Duolingo states: “In German, conjunctions do not change with the case (i.e. they are not declinable).”1 I started to think of languages I know, and I don't remember any which would have this property.

So, are there languages where conjunctions are declinable? How does this mechanism work there?

1: English->German topic on “Conjunctions”. Seems that the page is unavailable for unregistered users.

  • That is certainly true for German, because only nouns, pronouns, and adjectives can be declined. I suppose it depends on what you mean by conjunction, or more likely, what Duolingo thinks it means. I could think of situations that one might want to describe that way, but generally there are better solutions available.
    – jlawler
    Jun 29 '12 at 22:19
  • 1
    I suspect that the sentence was intended to contrast conjunctions from nouns, pronouns and adjectives; rather than to contrast German with other languages. I doubt whether many Anglophone learners of German would have encountered any languages at all in which conjunctions are declined.
    – user780
    Jun 30 '12 at 0:35
  • It seems reasonable from a functional standpoint: since two conjoined nominals should have the same case, case could just be marked on the conjunction. This situation would only arise, however, if the conjunction grammaticalized from something which was itself declinable in its earlier function. The necessary diachronic path is probably to blame for the rarity of this type of marking possibility.
    – user483
    Jul 2 '12 at 13:30
  • It seems that the cases described of declinable conjunctions tend to not be coordinating but subordinating. Jul 3 '12 at 2:42

This is unusual but possible. For example, Christa König argues that in Ik, a Kouliak language spoken in Uganda, nearly all lexical items can be case-inflected.

See examples (48)-(50) on p. 155 in Coding participant marking: Construction types in twelve African languages or have a look at König 2009 in The Oxford handbook of case:

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I have seen claims that some dialects of German [PDF] have conjunctions that exhibit agreement morphology, e.g. the remarkable second-person-singular subordinating conjuction daßst in:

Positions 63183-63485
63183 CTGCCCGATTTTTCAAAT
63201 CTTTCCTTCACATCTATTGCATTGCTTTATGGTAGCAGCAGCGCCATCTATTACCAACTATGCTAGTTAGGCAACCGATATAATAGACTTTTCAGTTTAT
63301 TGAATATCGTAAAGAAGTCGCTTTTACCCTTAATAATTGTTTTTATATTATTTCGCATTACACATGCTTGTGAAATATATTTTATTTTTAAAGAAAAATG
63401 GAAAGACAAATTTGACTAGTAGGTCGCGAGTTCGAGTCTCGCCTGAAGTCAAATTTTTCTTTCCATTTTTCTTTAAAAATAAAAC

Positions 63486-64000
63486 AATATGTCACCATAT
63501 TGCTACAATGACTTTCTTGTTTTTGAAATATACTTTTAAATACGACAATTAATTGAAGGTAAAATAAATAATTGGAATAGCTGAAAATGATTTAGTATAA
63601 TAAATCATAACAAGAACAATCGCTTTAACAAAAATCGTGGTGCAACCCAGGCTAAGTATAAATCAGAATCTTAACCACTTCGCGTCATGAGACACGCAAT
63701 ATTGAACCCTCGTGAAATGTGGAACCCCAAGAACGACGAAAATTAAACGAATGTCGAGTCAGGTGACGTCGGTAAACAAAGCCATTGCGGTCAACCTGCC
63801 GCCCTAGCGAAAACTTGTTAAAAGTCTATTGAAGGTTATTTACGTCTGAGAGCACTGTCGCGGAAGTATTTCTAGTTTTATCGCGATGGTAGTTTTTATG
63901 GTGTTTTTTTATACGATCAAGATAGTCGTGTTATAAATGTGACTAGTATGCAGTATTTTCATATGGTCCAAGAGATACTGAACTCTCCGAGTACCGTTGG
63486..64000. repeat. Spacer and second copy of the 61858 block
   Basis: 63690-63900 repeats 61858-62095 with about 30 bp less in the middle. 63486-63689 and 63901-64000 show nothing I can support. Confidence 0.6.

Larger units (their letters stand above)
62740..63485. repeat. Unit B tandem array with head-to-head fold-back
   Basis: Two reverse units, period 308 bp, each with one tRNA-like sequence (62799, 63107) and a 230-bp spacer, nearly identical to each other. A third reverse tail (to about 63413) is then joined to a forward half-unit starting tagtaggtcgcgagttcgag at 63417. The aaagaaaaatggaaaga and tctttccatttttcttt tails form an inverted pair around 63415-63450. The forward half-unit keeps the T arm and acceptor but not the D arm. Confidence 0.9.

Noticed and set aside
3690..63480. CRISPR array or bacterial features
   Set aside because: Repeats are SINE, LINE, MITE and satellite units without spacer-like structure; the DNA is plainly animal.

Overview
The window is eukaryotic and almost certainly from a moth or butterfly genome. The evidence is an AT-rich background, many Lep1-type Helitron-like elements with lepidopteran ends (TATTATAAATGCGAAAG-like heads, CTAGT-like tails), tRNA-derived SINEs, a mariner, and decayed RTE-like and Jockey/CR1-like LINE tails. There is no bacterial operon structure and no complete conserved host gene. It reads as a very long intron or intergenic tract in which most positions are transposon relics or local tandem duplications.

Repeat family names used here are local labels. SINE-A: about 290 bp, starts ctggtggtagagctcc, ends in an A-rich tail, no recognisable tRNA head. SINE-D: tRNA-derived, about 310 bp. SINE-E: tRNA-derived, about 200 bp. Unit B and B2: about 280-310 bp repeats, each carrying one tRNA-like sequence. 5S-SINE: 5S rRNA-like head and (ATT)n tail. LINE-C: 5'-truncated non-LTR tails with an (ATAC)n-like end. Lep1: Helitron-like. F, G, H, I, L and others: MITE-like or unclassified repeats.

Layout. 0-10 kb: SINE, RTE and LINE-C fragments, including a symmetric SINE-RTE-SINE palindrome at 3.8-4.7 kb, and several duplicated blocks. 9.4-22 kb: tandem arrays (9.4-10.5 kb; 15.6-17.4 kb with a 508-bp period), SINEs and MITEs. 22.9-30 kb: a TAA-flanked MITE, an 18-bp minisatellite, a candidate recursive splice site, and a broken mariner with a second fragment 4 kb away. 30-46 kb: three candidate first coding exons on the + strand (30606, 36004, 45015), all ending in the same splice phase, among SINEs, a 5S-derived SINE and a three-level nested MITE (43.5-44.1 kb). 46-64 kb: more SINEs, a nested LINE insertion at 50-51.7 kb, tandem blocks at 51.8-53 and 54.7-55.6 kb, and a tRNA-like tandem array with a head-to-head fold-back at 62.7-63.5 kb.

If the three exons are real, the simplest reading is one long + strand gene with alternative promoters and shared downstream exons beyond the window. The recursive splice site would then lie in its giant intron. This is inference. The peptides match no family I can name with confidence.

Wir haben gewußt, daß-st du in Salzburg war-st
we have known that-2s you(s) in Salzburg were-2s
‘We knew that you(s) were in Salzburg.’

vs. second-person-plural daßts in:

Wir haben gewußt, daß-ts ihr in Salzburg war-ts
we have known that-2pl you(pl) in Salzburg were-2pl
‘We knew that you(pl) were in Salzburg.’

I do not know much more about this, nor what dialects they are, except for a mention that they are Austrian.

To be sure, these conjunctions exhibit only person-marking, not case-marking.


As Mark Beadles says in a comment, declinability seems relevant mostly for subordinating conjunctions, since these make the subclause into a POS of main clauses or other subclauses (Not sure if any languages use anything similar to cases to coordinate main clauses). Also, declinability seems mostly relevant for (let me know if there is a better word) nominalizing subordinating conjunctions (English 'that') since other subordinating conjunctions almost always head adverbial phrases.

If we stretch the definitions and classify Japanese nominalizers 'koto' (and 'no') as nominalizing conjunctions and also classify (certain) Japanese particles as case markers (although these are usually analyzed as syntactic constructs, not morphological declensions), we could argue that Japanese has declinable conjunctions:

Kare-ga kita koto-ga saiwai datta.
He-NOM came that-NOM luck was.
It was lucky that he came.

Kare-ga kuru no-wo matte-iru.
He-NOM comes that-ACC waiting is(/am/are).
(I) am waiting for him to come.


I don't really have a linguistic background and I'm not even sure if this qualifies as true declension but there's certain compound words that act as conjunctions semantically in Arabic that seem to fulfil what you're looking for.

Let's take the word ma3-'anna (3 representing a voiced pharyngeal fricative ʕ ). It's two separate words ma3 (with) and 'anna (that) acting semantically as a conjunction with the meaning "even though" and it just so happens that 'anna is a word that acts a bit like a verb by taking on a myriad of "pronoun endings" that indicate person, number, and gender:

ma3-annahu (even though-he)
ma3-annahaa (...she)
ma3-annahum (...they)
ma3-annahumaa (...they, dual)
ma3-annahunna (...they, feminine)
ma3-annaka (...you, singular masculine)
ma3-annaki (...you, singular feminine)
ma3-annakumaa (...you, dual)
ma3-annakum (...you, plural masculine)
ma3-annakunna (...you, plural feminine)
ma3-annii (...I)
ma3-annanaa (...we)

an example of its use can go something along the lines of:

لم يذهب إلى المدرسة مع أنه لم يكن مريضا
lam yathhab ila 'l-madrasati ma3-annahu lam yakun mareeDan
not go-he to the-school even though-he not be-he sick
He didn't go to school even though he wasn't sick.

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